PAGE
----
Essential Steps When Debt Collectors Call
There are some essential steps to follow if a debt collector does call. Debt collectors have very limited rights, and there are safety checks to follow when dealing with debt collectors.
Debt Collection Agencies and HarassmentAnyone who has outstanding debts can usually expect a call from a debt collection agency. Credit companies will only allow debts to build up for so long before selling the debt onto a debt collection agency. The main aim of the debt collection agency is to recover the debt that they have bought. There are many reputable debt collection agencies but there are also many who will resort to harassment and intimidation to recover debts. Harassment is against the law and debt collection agencies can be reported if they do use this tactic.
Receiving a Letter from a Debt CollectorThe first step that debt collection agencies will take is to send debt notification letters to the debtor. This will be the first contact and this is when the first safety check should be made. Go online and research the debt collection agency to make sure they are legitimate. Online debt forums are the best way to gain information about debt collectors and the tactics they use. If debtors do not reply to the letter then the collection agency’s next step will be to telephone the debtor.
Safety Check When Dealing with Debt Collection AgenciesOne of the major safety checks when dealing with debt collection agencies is to verify that the debt actually belongs to the debtor. There have been numerous cases of debt collection agencies harassing the wrong people simply because they have the wrong ‘Tom Jones’. Also be aware that identity theft is rife in the UK. Many people are not even aware that their identity has been used by others to rack up huge amounts of debt. People who place their name, full date of birth and home town address on social networking sites are giving thieves a head start to stealing their identity.
Receiving a Telephone Call from a Debt CollectorDebt collectors will telephone debtors if no reply has been given to their initial letter. Again, always ask questions when a debt collector does telephone. Ask questions about the debt; which company the debt was originally from and how much the debt is for. Never be intimidated by debt collectors. If they do use threatening language inform them that you know your rights and will report them to the Office of Fair Trading.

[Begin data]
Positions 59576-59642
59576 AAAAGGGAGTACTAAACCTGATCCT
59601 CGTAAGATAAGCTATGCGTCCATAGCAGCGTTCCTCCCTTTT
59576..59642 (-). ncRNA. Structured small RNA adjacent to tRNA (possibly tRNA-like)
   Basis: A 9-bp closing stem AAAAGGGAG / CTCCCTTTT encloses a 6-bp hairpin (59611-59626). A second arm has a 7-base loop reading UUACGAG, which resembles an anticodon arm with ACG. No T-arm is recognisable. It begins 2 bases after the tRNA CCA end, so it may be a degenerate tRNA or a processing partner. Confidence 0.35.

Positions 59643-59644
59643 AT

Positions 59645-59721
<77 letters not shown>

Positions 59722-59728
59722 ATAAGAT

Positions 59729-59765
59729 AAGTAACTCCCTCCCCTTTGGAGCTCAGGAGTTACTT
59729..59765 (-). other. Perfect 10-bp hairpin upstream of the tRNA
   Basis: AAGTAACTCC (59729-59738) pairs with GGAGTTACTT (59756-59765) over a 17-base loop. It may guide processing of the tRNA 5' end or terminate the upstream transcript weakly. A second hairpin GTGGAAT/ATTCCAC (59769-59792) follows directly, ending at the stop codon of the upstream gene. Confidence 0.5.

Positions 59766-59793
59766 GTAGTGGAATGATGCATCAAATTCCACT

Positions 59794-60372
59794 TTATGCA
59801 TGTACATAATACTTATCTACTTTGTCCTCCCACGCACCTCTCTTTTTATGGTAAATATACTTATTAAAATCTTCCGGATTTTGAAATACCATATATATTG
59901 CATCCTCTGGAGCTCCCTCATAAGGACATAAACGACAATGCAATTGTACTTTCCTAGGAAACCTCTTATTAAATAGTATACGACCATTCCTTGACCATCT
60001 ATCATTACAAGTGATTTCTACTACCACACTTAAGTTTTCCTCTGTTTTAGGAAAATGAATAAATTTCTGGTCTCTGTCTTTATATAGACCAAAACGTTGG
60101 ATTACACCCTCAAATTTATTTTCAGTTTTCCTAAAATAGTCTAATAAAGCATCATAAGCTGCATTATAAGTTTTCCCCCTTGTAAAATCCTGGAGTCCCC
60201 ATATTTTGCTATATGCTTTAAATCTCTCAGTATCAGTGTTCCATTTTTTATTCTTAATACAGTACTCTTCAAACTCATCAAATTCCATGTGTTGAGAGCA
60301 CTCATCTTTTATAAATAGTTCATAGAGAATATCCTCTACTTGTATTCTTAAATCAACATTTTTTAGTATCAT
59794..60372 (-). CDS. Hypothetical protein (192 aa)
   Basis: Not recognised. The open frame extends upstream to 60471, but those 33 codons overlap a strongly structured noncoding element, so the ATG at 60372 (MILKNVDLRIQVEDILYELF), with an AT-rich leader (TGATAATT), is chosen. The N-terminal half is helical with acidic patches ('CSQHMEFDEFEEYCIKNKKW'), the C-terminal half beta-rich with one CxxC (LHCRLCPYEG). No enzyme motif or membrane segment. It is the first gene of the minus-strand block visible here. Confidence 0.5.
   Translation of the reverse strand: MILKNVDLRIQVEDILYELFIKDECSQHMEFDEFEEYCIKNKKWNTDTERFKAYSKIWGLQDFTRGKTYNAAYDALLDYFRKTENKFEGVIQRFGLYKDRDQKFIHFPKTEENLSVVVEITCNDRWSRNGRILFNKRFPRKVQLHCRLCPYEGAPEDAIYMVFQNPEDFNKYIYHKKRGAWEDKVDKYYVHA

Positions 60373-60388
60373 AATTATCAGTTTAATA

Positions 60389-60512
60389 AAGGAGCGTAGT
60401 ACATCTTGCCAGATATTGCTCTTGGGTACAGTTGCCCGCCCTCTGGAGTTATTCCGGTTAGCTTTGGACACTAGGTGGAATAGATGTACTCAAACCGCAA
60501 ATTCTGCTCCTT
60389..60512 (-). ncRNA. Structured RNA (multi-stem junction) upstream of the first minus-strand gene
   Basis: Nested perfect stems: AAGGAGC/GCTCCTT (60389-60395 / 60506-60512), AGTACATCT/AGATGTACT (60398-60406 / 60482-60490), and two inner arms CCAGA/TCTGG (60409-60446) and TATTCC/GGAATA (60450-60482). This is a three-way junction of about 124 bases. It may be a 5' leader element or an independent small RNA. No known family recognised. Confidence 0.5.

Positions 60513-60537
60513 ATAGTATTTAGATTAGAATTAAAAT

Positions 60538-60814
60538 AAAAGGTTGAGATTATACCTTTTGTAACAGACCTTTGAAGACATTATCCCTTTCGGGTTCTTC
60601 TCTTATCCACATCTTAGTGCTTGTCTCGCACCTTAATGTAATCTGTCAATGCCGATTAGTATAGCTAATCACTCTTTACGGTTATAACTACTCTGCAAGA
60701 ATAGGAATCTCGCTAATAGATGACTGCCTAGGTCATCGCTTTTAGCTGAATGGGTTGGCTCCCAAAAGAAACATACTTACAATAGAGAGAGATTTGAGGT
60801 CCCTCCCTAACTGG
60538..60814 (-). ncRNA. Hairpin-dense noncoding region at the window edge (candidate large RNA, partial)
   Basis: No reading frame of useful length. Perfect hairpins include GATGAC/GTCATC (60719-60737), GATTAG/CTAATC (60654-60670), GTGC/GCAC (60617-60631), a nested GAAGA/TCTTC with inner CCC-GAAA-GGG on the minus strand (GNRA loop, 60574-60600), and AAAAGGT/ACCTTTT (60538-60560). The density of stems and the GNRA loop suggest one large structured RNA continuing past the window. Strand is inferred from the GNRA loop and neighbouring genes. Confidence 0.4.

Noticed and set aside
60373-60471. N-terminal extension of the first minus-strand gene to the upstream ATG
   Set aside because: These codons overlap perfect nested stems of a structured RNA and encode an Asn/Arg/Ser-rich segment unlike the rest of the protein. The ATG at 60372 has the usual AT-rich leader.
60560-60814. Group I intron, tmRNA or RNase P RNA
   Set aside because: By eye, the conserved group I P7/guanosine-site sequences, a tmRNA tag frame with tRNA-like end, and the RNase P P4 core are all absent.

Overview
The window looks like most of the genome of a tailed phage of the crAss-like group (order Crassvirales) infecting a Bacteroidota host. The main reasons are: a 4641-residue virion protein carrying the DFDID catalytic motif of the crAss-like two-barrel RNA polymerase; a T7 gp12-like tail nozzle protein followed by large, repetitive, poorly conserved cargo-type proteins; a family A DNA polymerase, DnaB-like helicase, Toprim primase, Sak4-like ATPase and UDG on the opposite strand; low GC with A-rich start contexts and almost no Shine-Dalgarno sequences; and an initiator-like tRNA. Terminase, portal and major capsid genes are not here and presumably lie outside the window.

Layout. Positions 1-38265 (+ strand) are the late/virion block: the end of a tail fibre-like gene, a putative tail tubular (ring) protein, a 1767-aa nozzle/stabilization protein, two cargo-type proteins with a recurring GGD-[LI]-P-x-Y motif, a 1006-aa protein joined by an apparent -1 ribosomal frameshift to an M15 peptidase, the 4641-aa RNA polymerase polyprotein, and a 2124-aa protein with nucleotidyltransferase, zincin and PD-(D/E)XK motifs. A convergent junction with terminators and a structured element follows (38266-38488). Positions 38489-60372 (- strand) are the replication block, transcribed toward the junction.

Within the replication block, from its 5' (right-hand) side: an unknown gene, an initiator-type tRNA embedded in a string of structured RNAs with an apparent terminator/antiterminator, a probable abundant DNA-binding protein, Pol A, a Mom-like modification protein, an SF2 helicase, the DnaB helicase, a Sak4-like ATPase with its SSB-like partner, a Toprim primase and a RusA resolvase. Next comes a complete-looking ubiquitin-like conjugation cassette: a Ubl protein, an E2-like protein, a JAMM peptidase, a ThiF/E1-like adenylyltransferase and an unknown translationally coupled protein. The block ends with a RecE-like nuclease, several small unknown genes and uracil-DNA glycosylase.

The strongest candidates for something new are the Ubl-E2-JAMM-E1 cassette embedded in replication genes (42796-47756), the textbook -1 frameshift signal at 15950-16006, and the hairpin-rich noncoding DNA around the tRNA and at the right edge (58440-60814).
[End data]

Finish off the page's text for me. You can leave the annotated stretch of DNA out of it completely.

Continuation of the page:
Stopping Debt Collectors from TelephoningIf a debt collector is continually telephoning a debtor at work or at home then this can be classed as harassment. Debtors should inform the collectors that they will no longer tolerate this and that any further contact must be made in writing. If the telephone calls do not stop the debtor should inform the Office of Fair Trading. It is very important that debtors make the debt collectors aware that they know what debt collection agencies can and cannot do. Harassment is against the law and debt collection agencies can lose their licence if they harass debtors.
Debt Collectors and Home VisitsDuring a telephone call a debt collector may inform the debtor that a home visit is to be undertaken on a specified date and time. By simply agreeing to this visit the debtor has given permission for the collector to undertake a home visit. If a debtor does not wish a debt collector to call they should inform the collector of this by telling them they do not permit home visits. If a debt collector does turn up at the debtor’s door this can be classed as harassment.
Making an Arrangement with Debt Collection AgenciesMany debt collection agencies will try to squeeze as much money as they can in repayments from debtors. Debtors should not agree to repayments that they cannot afford. Debtors should only make repayment offers that they can comfortably afford. The debtor should not back down on this matter if the debt collector refuses an offer. Debtors should not be intimidated into paying large amounts. Remember, debt collections agencies buy debts for a tiny percentage of the original debt but will expect the full original debt repayment.
It is not in the best interests of debt collection agencies to take debtors to court; this will cost time and money. Debt collection agencies will often reduce the debt by as much as two thirds if a debtor refuses to pay. Agencies reduce payments simply because they will still make a profit on the debt they have bought. If an arrangement has been made with a debt agency always obtain written notification. More advice on dealing with debt collectors can be obtained from the Citizen’s Advice Bureau.